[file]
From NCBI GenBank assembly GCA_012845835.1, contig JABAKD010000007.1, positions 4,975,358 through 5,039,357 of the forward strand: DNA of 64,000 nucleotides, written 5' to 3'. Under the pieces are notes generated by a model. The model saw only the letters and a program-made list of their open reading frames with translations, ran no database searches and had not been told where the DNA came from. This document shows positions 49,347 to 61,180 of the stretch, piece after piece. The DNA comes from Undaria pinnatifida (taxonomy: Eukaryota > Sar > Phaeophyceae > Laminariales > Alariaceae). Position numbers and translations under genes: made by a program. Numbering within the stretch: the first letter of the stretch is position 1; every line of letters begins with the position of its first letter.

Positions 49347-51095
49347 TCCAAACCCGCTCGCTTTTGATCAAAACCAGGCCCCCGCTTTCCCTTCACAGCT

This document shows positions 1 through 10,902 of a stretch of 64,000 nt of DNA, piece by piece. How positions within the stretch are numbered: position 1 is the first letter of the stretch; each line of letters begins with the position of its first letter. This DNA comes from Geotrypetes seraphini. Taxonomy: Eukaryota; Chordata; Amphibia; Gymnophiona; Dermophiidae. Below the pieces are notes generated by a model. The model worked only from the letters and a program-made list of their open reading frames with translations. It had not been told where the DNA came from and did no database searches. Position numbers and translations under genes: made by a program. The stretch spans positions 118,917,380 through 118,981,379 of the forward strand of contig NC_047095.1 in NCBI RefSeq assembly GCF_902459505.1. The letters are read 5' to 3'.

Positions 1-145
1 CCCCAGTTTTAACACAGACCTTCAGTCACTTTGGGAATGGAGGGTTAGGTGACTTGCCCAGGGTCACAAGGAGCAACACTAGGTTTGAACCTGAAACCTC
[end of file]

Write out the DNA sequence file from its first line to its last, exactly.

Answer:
From NCBI GenBank assembly GCA_012845835.1, contig JABAKD010000007.1, positions 4,975,358 through 5,039,357 of the forward strand: DNA of 64,000 nucleotides, written 5' to 3'. Under the pieces are notes generated by a model. The model saw only the letters and a program-made list of their open reading frames with translations, ran no database searches and had not been told where the DNA came from. This document shows positions 49,347 to 61,180 of the stretch, piece after piece. The DNA comes from Undaria pinnatifida (taxonomy: Eukaryota > Sar > Phaeophyceae > Laminariales > Alariaceae). Position numbers and translations under genes: made by a program. Numbering within the stretch: the first letter of the stretch is position 1; every line of letters begins with the position of its first letter.

Positions 49347-51095
49347 TCCAAACCCGCTCGCTTTTGATCAAAACCAGGCCCCCGCTTTCCCTTCACAGCT

This document shows positions 1 through 10,902 of a stretch of 64,000 nt of DNA, piece by piece. How positions within the stretch are numbered: position 1 is the first letter of the stretch; each line of letters begins with the position of its first letter. This DNA comes from Geotrypetes seraphini. Taxonomy: Eukaryota; Chordata; Amphibia; Gymnophiona; Dermophiidae. Below the pieces are notes generated by a model. The model worked only from the letters and a program-made list of their open reading frames with translations. It had not been told where the DNA came from and did no database searches. Position numbers and translations under genes: made by a program. The stretch spans positions 118,917,380 through 118,981,379 of the forward strand of contig NC_047095.1 in NCBI RefSeq assembly GCF_902459505.1. The letters are read 5' to 3'.

Positions 1-145
1 CCCCAGTTTTAACACAGACCTTCAGTCACTTTGGGAATGGAGGGTTAGGTGACTTGCCCAGGGTCACAAGGAGCAACACTAGGTTTGAACCTGAAACCTC